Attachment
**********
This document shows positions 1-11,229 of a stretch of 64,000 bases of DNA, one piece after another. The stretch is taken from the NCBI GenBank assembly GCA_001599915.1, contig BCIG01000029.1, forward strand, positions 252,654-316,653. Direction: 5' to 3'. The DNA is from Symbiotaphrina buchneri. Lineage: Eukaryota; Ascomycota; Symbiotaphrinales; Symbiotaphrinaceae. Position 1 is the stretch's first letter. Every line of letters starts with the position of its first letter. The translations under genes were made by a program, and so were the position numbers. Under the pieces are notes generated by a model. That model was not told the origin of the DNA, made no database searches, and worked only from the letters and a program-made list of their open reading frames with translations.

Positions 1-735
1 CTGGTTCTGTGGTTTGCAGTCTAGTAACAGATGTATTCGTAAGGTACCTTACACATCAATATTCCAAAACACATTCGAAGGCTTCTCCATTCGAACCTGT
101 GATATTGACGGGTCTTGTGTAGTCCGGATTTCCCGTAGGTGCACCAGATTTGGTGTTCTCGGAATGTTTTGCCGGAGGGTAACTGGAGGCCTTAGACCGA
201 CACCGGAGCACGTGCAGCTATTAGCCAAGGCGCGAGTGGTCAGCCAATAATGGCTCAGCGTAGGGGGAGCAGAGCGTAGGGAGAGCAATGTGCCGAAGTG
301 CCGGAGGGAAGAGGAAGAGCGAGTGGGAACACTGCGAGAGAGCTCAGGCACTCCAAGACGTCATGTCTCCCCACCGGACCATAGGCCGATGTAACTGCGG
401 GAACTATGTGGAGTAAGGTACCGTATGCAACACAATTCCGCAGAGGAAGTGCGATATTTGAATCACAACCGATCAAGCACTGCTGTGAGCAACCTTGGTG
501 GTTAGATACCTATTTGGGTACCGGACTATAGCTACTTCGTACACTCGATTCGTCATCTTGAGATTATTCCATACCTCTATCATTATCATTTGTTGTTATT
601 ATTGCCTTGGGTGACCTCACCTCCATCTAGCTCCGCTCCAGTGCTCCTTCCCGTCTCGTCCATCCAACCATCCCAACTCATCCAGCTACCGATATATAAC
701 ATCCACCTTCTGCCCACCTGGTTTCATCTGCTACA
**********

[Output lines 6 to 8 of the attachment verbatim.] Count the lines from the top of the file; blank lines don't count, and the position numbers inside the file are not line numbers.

301 CCGGAGGGAAGAGGAAGAGCGAGTGGGAACACTGCGAGAGAGCTCAGGCACTCCAAGACGTCATGTCTCCCCACCGGACCATAGGCCGATGTAACTGCGG
401 GAACTATGTGGAGTAAGGTACCGTATGCAACACAATTCCGCAGAGGAAGTGCGATATTTGAATCACAACCGATCAAGCACTGCTGTGAGCAACCTTGGTG
501 GTTAGATACCTATTTGGGTACCGGACTATAGCTACTTCGTACACTCGATTCGTCATCTTGAGATTATTCCATACCTCTATCATTATCATTTGTTGTTATT